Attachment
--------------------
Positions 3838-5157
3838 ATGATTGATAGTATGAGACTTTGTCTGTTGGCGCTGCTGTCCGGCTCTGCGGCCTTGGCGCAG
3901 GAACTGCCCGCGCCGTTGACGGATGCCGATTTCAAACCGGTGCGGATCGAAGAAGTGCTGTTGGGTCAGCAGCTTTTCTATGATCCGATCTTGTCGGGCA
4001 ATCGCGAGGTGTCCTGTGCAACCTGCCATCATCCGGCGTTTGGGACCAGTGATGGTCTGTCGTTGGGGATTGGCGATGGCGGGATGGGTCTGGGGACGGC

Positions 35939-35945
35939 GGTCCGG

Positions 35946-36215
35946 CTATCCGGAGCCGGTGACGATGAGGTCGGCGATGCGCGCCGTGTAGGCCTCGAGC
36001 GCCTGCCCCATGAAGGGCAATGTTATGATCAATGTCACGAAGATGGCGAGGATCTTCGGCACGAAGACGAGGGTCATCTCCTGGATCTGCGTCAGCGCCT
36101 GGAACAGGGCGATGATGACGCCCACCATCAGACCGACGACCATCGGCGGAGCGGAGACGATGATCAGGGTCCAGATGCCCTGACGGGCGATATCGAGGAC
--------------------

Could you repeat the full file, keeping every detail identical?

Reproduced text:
Positions 3838-5157
3838 ATGATTGATAGTATGAGACTTTGTCTGTTGGCGCTGCTGTCCGGCTCTGCGGCCTTGGCGCAG
3901 GAACTGCCCGCGCCGTTGACGGATGCCGATTTCAAACCGGTGCGGATCGAAGAAGTGCTGTTGGGTCAGCAGCTTTTCTATGATCCGATCTTGTCGGGCA
4001 ATCGCGAGGTGTCCTGTGCAACCTGCCATCATCCGGCGTTTGGGACCAGTGATGGTCTGTCGTTGGGGATTGGCGATGGCGGGATGGGTCTGGGGACGGC

Positions 35939-35945
35939 GGTCCGG

Positions 35946-36215
35946 CTATCCGGAGCCGGTGACGATGAGGTCGGCGATGCGCGCCGTGTAGGCCTCGAGC
36001 GCCTGCCCCATGAAGGGCAATGTTATGATCAATGTCACGAAGATGGCGAGGATCTTCGGCACGAAGACGAGGGTCATCTCCTGGATCTGCGTCAGCGCCT
36101 GGAACAGGGCGATGATGACGCCCACCATCAGACCGACGACCATCGGCGGAGCGGAGACGATGATCAGGGTCCAGATGCCCTGACGGGCGATATCGAGGAC